I’m standing at the end of the bridge to North Korea. It stops here at the border, in a riot of twisted metal. Ahead of me the piers march in pairs, on across the Yalu river until they reach the other bank. This bombed-out bridge is a tourist attraction: even now, at the end of a hard winter, a steady trickle of Chinese and South Korean tourists make the walk to the end, where you can have your photo taken with North Korea as a backdrop, or gaze at it through a telescope.
The difference between the two banks couldn’t be greater. The side I’ve just come from is the Chinese city of Dandong: neon lights, big hotels covered in white tiles and debased PoMo detailing, traffic. The other bank is the North Korean town of Sinuiju. On the skyline I’ve counted 30 smokestacks, but only ever seen smoke coming from three; by the riverbank there’s a big wheel, but in seven years of visiting, I’ve never seen it turn; there are low, grey blocks of flats, a few whitewashed buildings and a little park. Someone is welding among rusty hulks on the riverbank. It’s all very much how one expects North Korea to look.
The bridge was bombed by the Americans during the Korean War: the Chinese side is intact, but the North Koreans have left theirs in its ruined state, a monument to the destruction wreaked on their country. And to the fact that for them, the war is not over. This bridge, all concrete and girders, is a bleak enough place in winter. But what’s going on beneath my feet is positively eery. Only a few weeks ago, the river was frozen solid. Now, the thaw has begun – but only on the Chinese side. All the hot water and effluent from factories, homes and shops heats this side up. But the water on the North Korean side remains frozen, and the pack ice ends in mid-river, precisely lining the border.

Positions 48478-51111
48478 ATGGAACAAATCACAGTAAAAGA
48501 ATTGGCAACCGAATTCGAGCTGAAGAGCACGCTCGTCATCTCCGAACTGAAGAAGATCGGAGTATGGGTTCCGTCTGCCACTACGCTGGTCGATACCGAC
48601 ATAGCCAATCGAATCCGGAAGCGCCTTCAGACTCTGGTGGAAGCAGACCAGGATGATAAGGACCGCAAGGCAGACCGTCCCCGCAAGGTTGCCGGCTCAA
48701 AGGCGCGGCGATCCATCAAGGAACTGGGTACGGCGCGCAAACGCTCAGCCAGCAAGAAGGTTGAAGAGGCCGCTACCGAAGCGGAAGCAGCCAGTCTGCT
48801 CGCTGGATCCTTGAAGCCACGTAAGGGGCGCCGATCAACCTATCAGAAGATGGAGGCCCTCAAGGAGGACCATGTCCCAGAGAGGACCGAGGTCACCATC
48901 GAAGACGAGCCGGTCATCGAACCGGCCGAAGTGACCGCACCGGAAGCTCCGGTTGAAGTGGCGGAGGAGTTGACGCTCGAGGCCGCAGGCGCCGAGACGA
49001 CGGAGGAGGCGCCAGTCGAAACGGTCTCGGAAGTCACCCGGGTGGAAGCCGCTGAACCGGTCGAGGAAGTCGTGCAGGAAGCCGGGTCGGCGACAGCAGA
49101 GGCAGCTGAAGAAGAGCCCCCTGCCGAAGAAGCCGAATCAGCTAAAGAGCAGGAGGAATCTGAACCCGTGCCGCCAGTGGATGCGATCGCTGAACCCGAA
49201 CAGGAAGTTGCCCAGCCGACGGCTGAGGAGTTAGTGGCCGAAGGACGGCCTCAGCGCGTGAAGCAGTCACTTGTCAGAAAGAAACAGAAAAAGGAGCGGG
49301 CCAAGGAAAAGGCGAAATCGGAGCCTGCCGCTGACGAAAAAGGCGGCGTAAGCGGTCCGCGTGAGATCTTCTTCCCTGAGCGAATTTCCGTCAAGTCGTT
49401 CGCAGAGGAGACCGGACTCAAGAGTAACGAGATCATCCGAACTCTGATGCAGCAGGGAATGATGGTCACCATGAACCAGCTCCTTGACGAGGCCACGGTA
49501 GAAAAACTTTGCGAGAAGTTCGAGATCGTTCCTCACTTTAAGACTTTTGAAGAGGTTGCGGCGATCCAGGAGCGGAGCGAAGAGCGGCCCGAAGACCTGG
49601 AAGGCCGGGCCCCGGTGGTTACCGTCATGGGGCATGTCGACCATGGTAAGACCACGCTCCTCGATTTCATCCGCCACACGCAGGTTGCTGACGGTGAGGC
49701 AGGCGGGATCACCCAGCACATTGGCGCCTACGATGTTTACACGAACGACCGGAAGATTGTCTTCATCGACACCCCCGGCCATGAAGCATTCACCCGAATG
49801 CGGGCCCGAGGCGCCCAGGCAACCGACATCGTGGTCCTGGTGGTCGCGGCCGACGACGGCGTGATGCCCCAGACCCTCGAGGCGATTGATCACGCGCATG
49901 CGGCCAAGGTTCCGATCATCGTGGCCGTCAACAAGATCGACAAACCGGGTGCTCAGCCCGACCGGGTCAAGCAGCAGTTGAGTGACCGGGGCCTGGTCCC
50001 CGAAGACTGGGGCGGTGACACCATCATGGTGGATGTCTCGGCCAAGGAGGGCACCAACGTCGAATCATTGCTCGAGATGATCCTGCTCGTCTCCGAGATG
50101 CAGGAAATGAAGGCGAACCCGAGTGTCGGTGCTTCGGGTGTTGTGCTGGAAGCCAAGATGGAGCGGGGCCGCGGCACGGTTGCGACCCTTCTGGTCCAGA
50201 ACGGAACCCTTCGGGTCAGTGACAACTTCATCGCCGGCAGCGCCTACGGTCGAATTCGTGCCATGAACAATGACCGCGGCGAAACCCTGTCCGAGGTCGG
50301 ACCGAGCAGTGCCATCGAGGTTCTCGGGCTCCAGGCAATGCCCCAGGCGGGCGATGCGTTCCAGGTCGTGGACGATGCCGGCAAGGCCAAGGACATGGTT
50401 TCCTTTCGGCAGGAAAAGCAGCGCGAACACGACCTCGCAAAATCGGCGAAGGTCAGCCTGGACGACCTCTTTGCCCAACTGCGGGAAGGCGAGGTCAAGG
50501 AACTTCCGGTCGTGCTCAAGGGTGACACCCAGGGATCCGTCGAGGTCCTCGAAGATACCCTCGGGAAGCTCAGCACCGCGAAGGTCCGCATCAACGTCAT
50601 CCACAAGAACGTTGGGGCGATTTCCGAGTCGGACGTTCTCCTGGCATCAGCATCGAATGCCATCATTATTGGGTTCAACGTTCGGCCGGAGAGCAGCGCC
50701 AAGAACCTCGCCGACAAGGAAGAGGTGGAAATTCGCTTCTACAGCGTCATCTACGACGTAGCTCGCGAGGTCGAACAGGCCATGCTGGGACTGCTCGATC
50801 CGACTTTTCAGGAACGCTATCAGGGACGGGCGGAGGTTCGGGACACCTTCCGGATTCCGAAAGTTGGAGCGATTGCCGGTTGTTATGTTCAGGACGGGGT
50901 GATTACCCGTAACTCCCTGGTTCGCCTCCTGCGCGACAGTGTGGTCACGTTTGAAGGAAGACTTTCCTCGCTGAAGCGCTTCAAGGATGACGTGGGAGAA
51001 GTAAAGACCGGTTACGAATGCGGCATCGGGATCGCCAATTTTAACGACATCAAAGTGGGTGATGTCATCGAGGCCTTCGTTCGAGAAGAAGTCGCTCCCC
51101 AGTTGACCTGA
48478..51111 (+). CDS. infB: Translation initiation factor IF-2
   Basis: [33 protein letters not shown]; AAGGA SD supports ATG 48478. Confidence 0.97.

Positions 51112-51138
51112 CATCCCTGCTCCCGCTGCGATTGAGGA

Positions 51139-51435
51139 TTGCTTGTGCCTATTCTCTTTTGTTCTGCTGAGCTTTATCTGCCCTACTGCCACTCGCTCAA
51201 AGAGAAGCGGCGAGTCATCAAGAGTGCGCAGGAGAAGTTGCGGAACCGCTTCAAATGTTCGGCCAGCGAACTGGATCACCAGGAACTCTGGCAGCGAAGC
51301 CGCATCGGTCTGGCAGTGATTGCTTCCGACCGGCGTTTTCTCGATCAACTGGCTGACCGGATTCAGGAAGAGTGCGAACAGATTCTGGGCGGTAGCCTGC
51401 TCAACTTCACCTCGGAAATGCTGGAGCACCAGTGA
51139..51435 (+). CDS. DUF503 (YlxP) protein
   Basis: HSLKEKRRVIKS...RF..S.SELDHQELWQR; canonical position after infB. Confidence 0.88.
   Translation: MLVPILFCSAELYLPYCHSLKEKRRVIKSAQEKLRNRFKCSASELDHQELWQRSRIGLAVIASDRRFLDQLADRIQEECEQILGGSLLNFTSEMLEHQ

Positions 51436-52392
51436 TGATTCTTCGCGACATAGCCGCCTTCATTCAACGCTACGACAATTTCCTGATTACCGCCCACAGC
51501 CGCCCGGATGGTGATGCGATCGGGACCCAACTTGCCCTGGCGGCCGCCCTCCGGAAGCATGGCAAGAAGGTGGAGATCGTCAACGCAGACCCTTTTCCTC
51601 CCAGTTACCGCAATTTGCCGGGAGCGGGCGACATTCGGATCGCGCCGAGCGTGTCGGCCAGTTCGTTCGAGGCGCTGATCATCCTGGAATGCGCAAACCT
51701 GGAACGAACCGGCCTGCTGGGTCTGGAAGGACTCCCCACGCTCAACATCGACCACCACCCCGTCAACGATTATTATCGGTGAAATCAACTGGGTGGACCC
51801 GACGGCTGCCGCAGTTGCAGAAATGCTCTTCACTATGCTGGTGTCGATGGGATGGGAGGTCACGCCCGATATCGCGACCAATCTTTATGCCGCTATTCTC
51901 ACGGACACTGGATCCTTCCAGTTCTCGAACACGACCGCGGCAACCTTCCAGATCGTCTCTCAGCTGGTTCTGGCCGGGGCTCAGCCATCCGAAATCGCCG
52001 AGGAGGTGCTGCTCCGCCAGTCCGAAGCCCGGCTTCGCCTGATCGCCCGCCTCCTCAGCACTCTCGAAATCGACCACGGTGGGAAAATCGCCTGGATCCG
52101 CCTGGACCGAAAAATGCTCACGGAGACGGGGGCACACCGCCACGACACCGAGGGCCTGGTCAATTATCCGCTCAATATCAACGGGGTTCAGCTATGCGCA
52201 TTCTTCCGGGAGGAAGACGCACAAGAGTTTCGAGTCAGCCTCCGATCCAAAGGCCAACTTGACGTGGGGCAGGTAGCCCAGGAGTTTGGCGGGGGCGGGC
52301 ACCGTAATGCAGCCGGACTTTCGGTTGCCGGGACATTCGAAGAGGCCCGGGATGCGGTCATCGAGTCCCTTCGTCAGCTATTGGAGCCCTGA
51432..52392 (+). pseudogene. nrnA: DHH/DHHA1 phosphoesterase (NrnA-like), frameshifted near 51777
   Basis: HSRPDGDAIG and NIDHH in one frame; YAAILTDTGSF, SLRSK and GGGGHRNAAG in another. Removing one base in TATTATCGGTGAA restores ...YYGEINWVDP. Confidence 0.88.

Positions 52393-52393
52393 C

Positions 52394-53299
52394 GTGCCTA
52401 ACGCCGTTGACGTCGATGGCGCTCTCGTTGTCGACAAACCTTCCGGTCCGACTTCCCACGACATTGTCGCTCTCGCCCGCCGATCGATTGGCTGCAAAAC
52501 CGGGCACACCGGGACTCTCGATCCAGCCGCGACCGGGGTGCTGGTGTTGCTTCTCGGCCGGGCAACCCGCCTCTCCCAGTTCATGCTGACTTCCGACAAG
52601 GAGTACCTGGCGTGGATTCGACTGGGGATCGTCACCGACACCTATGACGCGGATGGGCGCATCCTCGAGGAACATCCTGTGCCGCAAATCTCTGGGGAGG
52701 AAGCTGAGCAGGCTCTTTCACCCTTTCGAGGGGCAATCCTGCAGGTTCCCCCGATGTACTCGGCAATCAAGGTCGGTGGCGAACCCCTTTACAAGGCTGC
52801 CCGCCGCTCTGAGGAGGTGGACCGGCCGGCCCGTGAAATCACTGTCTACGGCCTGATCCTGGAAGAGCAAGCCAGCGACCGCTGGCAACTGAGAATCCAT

For North Korea, the Cold War never thawed; the ice is a consequence of an economy on a permanent war footing, atrophied by fifty years of central planning and stunted by the stiff sanctions imposed by many foreign countries. The country’s politics seem to be cemented in a vicious circle of defensiveness. There are serious shortages of both power and food.
On the Chinese side, the entire riverfront has been made a free trade zone. This means that the most glittering part of the city is also the part that is most visible from North Korea. It’s as if two Communisms are conducting a silent architectural stand-off: the Kim Il Sung brand of Fundamentalist Stalinism (bombed-out bridge, smokestacks) versus Deng Xiaoping’s Neo-Thatcherite Revisionism (bridge as leisure attraction, skyscrapers). Both continue under their respective successors Kim Jong Il and Jiang Zemin.
A lot of Chinese tourists visit Dandong simply ‘because it’s there’. It is the only major city in China actually situated on one of the country’s external borders, and the view into another country is an attraction in itself. But there’s a further reason for coming: for most Chinese tourists, a glimpse of North Korea is the closest they can get to a visit to their own past. In the summer, tourists take boat trips almost to the other bank. They sip Cokes and gawp at the men in old-fashioned nylon suits, their red Kim Il Sung badges flashing in the sunlight, the schoolchildren in white shirts and red neckerchiefs, walking by in formation. Or they drive out of town to an entirely reconstructed stretch of ‘Great Wall’ which starts suddenly by a ticket booth on the road, and stops equally suddenly five hundred metres later, on a knoll overlooking the border: the river, fields, a small North Korean village, a pithead and two strange concrete towers with little grey spires. All suitably exotic and oppressive.